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Motorists jailed for serious motoring offences will no longer be able to serve driving bans while in prison, under new laws to be implemented by the Government.
Victims minister Mike Penning unveiled the plans, after stating that he found it "completely perverse" that offenders could serve driving bans while locked up behind bars, reports prisons.org.uk.
In a Westminster debate, Mr Penning said: "I find it completely perverse that while, and I use the word in brackets, a 'gentleman' is serving his sentence, the driving ban that he was given in court runs while he's actually in prison.
"I've never understood that piece of legislation... and we will stop that so that it starts actually when they come out."
The debate was opened by Conservative MP Alok Sharma, who called for increased penalties for drivers who cause death through dangerous driving – specifically a maximum 14-year prison sentence for each person killed.
The call for this change in the law comes out of public reaction to perceived leniency towards those found guilty of causing death on the roads. Mr Sharma also proposed that sentences for multiple deaths should run consecutively, rather than concurrently.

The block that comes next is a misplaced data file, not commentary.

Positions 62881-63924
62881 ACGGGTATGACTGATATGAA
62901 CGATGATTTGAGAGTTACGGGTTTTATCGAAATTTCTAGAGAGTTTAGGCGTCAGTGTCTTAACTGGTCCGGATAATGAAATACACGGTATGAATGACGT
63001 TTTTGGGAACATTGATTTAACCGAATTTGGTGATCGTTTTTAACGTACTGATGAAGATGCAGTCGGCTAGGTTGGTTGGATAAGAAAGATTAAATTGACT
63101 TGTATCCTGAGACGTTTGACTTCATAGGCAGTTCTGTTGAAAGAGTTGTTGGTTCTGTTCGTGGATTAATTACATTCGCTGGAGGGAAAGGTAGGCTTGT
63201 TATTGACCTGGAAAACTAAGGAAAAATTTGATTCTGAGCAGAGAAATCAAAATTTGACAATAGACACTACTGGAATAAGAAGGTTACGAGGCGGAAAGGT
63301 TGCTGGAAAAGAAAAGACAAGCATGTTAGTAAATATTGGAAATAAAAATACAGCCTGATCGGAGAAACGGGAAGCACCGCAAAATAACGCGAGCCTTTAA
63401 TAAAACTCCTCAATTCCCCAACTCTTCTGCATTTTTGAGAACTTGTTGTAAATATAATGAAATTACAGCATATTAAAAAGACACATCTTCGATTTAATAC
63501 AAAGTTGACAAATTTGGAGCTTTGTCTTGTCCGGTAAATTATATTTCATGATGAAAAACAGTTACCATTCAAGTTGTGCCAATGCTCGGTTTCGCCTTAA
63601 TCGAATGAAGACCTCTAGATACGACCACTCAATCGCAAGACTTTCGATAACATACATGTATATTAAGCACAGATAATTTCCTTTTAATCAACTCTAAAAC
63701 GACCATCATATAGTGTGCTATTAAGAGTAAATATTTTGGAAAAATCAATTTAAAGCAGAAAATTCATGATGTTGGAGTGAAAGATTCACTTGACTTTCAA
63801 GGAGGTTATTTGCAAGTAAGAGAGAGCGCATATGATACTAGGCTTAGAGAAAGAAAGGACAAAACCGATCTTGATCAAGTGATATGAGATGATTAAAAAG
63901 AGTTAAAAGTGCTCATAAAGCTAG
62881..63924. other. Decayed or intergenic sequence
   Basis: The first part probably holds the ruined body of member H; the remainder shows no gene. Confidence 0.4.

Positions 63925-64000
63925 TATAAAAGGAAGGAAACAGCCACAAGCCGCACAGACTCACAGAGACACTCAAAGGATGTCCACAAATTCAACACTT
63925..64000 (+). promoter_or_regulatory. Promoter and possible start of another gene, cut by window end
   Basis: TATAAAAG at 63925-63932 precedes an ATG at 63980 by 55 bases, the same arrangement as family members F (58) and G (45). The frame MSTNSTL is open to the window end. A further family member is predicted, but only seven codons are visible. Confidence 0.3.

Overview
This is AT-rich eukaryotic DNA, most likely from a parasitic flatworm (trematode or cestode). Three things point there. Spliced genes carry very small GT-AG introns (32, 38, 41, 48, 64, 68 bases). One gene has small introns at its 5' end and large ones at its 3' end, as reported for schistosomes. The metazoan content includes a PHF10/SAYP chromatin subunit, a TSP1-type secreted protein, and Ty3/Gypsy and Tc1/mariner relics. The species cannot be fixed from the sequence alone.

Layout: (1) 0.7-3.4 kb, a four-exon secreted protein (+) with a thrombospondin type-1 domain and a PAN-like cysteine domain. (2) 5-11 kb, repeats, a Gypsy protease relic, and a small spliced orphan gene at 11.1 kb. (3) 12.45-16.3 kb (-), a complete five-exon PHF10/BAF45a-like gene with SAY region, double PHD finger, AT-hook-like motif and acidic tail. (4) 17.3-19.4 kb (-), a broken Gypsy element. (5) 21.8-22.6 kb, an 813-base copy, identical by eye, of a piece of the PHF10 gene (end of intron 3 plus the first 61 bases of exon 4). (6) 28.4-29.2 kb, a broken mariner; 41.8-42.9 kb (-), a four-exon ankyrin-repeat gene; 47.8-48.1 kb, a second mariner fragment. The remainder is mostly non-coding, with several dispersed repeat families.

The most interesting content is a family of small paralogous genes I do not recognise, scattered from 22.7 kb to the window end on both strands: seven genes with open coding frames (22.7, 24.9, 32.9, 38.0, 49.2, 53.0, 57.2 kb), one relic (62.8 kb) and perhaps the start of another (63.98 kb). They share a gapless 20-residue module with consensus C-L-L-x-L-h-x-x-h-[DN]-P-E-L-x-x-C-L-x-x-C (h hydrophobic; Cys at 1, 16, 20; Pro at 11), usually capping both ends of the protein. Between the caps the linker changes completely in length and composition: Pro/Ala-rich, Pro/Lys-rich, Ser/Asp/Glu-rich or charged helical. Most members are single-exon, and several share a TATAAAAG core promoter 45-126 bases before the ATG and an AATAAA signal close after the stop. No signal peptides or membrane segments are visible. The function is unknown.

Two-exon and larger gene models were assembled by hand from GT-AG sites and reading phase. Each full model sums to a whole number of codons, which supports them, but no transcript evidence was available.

However, concerns have been raised, particularly over the planned changes to how prisoners serve driving bans, with some saying the changes would amount to double punishment.
Mark Leech, editor of national prisons newspaper Converse and prisons.org.uk, said: "If you want to rehabilitate people when you send them to prison, so they can work once they get out having paid their debt to society, then this double punishment is just ludicrous.
"Either ban someone or send them to jail but to do both, and make them consecutive, is yet more pre-election hijacking of our criminal justice system."
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